Parenting with Fetal Alcohol Spectrum Disorder

This paper focuses on issues associated with parenting and living with FASD. It is based on a larger research and video production project that examined the challenges, accomplishments and support needs of adults with FASD in relation to parenting, employment and the legal system. Using theoretical sampling techniques, in-depth, face-to-face interviews were conducted with a total of 59 people from 5 diverse communities in British Columbia; of these, 15 were adults with (suspected) FASD. Findings presented in this article relate to parents’ hopes, goals and accomplishments, parenting challenges, experiences with the child welfare system, and perceived barriers to support, including policy-related barriers. Findings also revealed prevailing ignorance about the nature of FASD and the day-to-day support needs of those living with FASD, which potentially have profound implications from both a health and a social justice perspective. For example, parents experienced reluctance to seek assistance for their secondary disabilities related to FASD (e.g., substance use or mental health problems), for fear of that their needs for support would be viewed as evidence of their parenting incapability. Highlighted will be directions for positive policy and practice-related change in working with parents with FASD.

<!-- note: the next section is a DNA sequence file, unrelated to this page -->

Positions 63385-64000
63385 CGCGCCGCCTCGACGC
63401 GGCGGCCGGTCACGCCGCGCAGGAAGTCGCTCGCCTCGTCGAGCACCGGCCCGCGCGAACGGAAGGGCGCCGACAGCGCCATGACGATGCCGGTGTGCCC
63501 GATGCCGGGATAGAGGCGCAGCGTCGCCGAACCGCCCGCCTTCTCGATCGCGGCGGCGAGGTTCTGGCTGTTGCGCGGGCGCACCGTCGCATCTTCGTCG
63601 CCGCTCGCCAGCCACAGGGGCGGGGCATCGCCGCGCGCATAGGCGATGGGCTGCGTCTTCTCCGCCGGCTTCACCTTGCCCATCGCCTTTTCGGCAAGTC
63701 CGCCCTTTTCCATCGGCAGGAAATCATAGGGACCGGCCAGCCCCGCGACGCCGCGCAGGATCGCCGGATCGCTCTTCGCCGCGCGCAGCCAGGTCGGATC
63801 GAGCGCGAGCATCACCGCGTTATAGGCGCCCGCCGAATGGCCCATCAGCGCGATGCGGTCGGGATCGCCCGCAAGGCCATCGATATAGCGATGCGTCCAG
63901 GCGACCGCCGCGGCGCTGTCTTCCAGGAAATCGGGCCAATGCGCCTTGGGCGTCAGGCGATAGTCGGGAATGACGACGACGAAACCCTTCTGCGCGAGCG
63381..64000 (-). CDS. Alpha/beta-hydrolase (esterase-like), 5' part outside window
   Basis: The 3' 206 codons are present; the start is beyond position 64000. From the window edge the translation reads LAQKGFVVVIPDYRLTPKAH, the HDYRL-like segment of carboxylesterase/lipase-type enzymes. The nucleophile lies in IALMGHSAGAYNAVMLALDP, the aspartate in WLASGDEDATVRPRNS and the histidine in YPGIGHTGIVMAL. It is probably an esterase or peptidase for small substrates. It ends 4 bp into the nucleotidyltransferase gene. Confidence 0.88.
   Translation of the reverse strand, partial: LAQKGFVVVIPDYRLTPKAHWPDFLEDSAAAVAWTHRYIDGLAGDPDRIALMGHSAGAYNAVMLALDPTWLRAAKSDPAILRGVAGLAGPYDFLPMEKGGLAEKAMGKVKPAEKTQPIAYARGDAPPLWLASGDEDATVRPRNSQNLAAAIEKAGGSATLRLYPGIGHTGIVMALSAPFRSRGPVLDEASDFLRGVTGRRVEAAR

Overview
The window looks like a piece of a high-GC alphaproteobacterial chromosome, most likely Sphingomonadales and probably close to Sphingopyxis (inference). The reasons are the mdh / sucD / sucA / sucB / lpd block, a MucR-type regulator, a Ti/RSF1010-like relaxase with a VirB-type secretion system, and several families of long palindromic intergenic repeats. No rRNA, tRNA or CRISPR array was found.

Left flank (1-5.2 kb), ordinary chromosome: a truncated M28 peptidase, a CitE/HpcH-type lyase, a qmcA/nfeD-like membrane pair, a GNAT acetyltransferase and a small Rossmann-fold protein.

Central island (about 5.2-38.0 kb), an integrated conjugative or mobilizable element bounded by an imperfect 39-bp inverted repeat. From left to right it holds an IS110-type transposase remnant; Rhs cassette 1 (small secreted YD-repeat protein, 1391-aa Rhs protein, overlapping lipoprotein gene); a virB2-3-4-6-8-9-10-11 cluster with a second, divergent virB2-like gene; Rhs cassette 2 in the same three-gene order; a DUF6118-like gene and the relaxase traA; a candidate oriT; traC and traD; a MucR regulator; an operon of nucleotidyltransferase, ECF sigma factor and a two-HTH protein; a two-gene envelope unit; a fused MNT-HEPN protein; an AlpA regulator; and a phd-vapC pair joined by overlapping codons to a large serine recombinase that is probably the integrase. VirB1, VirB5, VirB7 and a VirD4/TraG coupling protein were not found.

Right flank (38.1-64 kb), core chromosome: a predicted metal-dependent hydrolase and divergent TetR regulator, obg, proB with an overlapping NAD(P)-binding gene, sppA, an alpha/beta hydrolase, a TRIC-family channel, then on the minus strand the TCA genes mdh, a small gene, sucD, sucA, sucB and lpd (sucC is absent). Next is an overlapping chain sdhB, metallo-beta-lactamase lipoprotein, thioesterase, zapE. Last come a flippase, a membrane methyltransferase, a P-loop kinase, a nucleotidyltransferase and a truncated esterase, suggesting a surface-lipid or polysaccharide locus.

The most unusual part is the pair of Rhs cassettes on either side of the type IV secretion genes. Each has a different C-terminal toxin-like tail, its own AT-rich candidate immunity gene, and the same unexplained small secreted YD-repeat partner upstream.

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Created: 2013-04-01
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